(For those of you not up to speed on your obscure Joss Whedon trivia, Mr. Gordo was seen in but a handful of episodes from the ‘90s cult classic, first appearing in the 2nd season’s “Whose Line is it Anyway” 2-parter when Buffy finds Angel lurking in her room, leading to the exchange “Were you just looking for a little quality time with Mr. Gordo?” “Who” “The pig.” Later appearing in the 4th season as Buffy goes off to college, specifically mentioned when Buffy’s later love interest Riley asks Willow for some Buffy-wooing tips and is informed in addition to Buffy’s love of ice capades, she also has a stuffed piggy named Mr Gordo. [In answer to your questions: Yes, that was more information than you needed. No, I did not have to look any of that that up. Yes, I might have a problem]).

I suppose if I was really in a cynical mood, I could note that the existence of 2,500 replicas marketed to enthusiastic Wedonites is perhaps the perfect encapsulation of consumer culture gone awry. If something can possibly be conceived of, manufactured, and packaged … it can be marketed and sold. Loyal fangirls (which I must admit to being) will then quite willingly buy pretty much anything that expresses their love for a particular fandom.

But honestly, I’m not feeling that cynical. Who can be anything but delighted at the existence of something so utterly ridiculous and random as the replica of a stuffed pig prop that appears in maybe half a dozen episodes of a cult TV show from over a decade ago. Sure, our society is horribly consumer driven and we are all fed the lie that we can craft our own identities y means of the products we consume. But then someone goes and makes this:


Who really needs a mug with made-up expletives from 5 different genre franchises? (That’s Farscape, Battlestar Galactica, Firefly, Mork & Mindy, and Douglas Adams if you’re keeping track at home) But I drink my coffee from it most mornings because it was just too ridiculous to pass up.

Sometimes, amid all the angst we can feel in this complicated world of (post?) postmodernity, it’s enough just to sit back and enjoy a little bit of the ridiculous. We can argue about Hobby Lobby and contraception, and crazy people carrying guns into Target another day. Right now, maybe we should just sit back and enjoy a world where someone decided to make a replica of Buffy’s stuffed pig. Or where another person decided they should do YouTube video edit of every word arranged in Star Wars alphabetically. Why? I guess the better question was “Why Not”? I should note that the aforementioned pig was bestowed upon me at my husband’s Fringe show (8 performances left!), in which he impersonates deceased horror writer HP Lovecraft answering Dear Abbey-style advice questions. Ours is a strange life.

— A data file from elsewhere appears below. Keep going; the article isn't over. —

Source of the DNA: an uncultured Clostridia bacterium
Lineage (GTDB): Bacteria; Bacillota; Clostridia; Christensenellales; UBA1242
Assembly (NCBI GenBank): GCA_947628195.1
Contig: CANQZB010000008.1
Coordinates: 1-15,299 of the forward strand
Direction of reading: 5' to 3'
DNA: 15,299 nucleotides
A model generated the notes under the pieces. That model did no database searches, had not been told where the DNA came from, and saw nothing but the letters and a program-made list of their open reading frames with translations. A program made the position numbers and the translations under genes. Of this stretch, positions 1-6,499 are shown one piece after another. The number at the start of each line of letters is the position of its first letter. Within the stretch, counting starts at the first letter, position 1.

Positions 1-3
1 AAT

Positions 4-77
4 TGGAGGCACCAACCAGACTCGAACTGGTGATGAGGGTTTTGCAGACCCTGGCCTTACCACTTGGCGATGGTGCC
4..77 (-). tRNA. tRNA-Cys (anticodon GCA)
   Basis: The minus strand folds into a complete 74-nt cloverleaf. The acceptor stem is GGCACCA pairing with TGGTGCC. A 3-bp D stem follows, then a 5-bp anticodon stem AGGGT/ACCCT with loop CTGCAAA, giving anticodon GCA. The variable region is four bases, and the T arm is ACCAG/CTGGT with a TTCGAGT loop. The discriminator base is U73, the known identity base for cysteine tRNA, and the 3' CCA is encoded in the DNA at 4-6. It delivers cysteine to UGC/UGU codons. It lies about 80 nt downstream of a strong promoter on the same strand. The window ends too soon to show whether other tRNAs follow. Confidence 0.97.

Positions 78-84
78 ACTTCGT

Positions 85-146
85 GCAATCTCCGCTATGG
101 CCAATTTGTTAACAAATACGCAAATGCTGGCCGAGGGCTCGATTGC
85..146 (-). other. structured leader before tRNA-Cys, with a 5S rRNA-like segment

It might not seem like much of a theological point. But I am happy I live in a world with just a touch of the ridiculous (did you see my child’s giant ears, by the way?). Maybe part of why I am a self-proclaimed geek is that geek culture is, by and large, not afraid of silliness and simply just enjoying things. And I wonder if there is in fact a spiritual lesson from that. A reminder that we do have a God who gave us a wonderful world to delight in and to enjoy. We honour God when we are the best we can be at EVERYTHING, include our capacity to enjoy life and be just a little wacky for the sake of being wacky. There doesn’t need to be a reason for everything. What a sad, utilitarian world that would be.

Now, excuse me, I need to finish drinking my coffee from my *other* favourite mug, featuring Yoda in a Mickey Mouse hat.

Wheat, Tares, and Hobby Lobby

He put before them another parable: ‘The kingdom of heaven may be compared to someone who sowed good seed in his field; but while everybody was asleep, an enemy came and sowed weeds among the wheat, and then went away. So when the plants came up and bore grain, then the weeds appeared as well. And the slaves of the householder came and said to him, “Master, did you not sow good seed in your field? Where, then, did these weeds come from?” He answered, “An enemy has done this.” The slaves said to him, “Then do you want us to go and gather them?” But he replied, “No; for in gathering the weeds you would uproot the wheat along with them. Let both of them grow together until the harvest; and at harvest time I will tell the reapers, Collect the weeds first and bind them in bundles to be burned, but gather the wheat into my barn.” ’
–Matthew 13:24-30

I’ve read a lot of responses to the Supreme Court’s decision to allow Hobby Lobby to refrain from covering certain contraceptives as part of their employees’ health plan.